It could be Vice President Biden's biggest gaffe in ..... weeks!
If you didn't hear about Biden's appearance on the Today Show, he basically said that in order to remain safe from the flu, people should avoid cars, planes, classrooms, trains, subways, and confined spaces.
Where should they go? Biden said the "middle of a field" was pretty safe. (You can read more about it here).
When asked about his remarks, Gibbs responded, "What the vice president meant to say was ... if you feel sick, if you exhibit flu-like symptoms ... you should take precautions and you should limit your travel.."
"With all due respect, and I sympathize with you trying to explain the vice president's comments, that's not even remotely close to what he said," Tapper said.
"I understand what he said, and I'm telling you what he meant to say," Gibbs said to an avalanche of laughter.
Of course, only moments after Biden got off the set of the Today Show, his press office -- well versed in this routine -- sent out a statement clarifying what he meant. You can read about that here.
Now everyone is clarifying what he meant. Like American Airlines. They ain't happy.
"To suggest that people not fly at this stage of things is a broad brush stroke bordering on fear mongering," American Airlines spokesman Tim Smith said. "The facts of the situation at this stage anyway certainly don't support that."
"American Airlines flies approximately 250,000 passengers a day and as of today, we have not had one ill passenger test positive for swine flu," he added.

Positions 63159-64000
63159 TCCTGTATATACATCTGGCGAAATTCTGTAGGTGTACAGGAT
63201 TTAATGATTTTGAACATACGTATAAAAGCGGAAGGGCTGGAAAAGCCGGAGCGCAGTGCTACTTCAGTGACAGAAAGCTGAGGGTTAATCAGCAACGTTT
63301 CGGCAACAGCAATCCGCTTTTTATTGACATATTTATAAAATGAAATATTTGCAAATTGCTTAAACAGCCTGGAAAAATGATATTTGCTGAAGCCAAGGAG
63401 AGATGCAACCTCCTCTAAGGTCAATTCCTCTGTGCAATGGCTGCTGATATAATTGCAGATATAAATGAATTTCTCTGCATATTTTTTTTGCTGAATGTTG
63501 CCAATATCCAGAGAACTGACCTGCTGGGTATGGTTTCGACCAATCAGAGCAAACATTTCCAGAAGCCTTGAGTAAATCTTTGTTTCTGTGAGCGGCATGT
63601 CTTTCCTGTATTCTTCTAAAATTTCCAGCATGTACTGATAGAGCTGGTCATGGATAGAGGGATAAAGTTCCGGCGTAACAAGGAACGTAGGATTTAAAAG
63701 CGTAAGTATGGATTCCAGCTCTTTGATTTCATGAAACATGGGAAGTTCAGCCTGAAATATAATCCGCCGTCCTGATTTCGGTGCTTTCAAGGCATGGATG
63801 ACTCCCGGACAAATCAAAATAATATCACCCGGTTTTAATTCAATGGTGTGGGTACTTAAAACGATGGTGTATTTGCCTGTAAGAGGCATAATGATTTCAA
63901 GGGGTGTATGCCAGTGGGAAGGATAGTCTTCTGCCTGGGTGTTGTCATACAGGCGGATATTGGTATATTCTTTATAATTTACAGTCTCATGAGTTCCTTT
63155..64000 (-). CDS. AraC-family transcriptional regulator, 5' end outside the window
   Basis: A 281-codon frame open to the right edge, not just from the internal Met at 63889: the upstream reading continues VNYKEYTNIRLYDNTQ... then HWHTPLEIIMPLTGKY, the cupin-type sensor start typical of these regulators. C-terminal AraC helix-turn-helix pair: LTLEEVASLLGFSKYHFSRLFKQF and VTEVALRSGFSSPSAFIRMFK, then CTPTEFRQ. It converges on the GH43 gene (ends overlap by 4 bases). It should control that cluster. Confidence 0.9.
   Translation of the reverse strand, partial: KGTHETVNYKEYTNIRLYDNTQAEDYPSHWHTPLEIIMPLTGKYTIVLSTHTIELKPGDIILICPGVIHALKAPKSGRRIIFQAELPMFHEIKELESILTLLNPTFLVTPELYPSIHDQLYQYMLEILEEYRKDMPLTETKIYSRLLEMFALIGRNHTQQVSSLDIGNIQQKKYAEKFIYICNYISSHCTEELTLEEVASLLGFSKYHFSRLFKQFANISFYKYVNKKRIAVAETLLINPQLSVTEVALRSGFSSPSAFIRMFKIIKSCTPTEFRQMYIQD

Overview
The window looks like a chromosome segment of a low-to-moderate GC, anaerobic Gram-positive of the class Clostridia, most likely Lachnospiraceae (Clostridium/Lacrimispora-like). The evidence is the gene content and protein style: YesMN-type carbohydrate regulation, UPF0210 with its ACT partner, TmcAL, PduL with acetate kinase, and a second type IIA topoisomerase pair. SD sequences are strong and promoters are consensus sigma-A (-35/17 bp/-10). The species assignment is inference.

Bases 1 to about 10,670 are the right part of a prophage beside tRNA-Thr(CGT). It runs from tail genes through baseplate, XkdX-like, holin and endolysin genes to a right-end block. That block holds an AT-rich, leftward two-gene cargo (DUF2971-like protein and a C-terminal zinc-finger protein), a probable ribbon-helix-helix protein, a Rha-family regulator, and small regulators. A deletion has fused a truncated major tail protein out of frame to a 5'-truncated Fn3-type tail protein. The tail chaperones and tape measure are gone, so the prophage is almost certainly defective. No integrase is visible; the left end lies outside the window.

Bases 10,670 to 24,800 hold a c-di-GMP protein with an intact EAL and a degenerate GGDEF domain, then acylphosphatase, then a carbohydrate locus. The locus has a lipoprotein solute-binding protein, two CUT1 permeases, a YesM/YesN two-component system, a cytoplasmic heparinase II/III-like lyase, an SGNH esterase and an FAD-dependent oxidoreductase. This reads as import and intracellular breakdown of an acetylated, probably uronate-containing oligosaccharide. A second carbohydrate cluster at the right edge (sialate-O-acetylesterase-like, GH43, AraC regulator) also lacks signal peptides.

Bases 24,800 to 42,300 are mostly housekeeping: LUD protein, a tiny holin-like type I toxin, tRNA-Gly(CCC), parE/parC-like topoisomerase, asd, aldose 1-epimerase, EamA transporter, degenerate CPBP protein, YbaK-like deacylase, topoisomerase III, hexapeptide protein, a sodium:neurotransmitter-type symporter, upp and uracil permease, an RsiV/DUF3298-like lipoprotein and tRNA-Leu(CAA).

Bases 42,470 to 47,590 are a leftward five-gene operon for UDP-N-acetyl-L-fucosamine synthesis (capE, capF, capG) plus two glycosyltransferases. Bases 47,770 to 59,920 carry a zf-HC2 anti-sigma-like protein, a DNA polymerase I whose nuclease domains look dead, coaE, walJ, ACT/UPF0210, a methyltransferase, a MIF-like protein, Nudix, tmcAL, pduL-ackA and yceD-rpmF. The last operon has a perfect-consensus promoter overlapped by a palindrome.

The Air Transport Association concurred. The CEO of the airline industry trade organization wrote a letter to the vice president and to make sure he received it (in case the mailman forgot to deliver it), they mass-blasted it out to all the media.
"On behalf of the nation’s airlines, I am writing to express my extreme disappointment at your suggestion that people should avoid air travel in response to the H1N1 flu outbreak," wrote James C. May.
"The fact is that the air onboard a commercial aircraft is cleaner than that in most public buildings," he added.
Of course that statement could lead to stampedes of screaming people fleeing from public buildings, but that's another issue.
And the US Travel Association chimed in. President Roger Dow said the public should "heed the advice of medical experts" instead of the vice president. Well, he didn't mention him by name. But, we're assuming that's who he meant.
"Elected officials must strike a delicate balance of accurately and adequately informing citizens of health concerns without unduly discouraging travel and other important economic activity," he said.
"We just don't need that kind of misinformation going out. I wish the vice president had checked with the head of the Centers for Disease Control and Prevention before he made such a statement," he said.
Sum it up
Perhaps the conservative website Red State issued the best statement:
"If President Obama wishes to handle this crisis by sending Vice President Biden to an undisclosed location until it’s over, well, sacrifices must be made," they wrote.
Although it sounds like Biden is having a bad day, at least he wasn't responsible for the 9/11 coloring book. Click here for that story.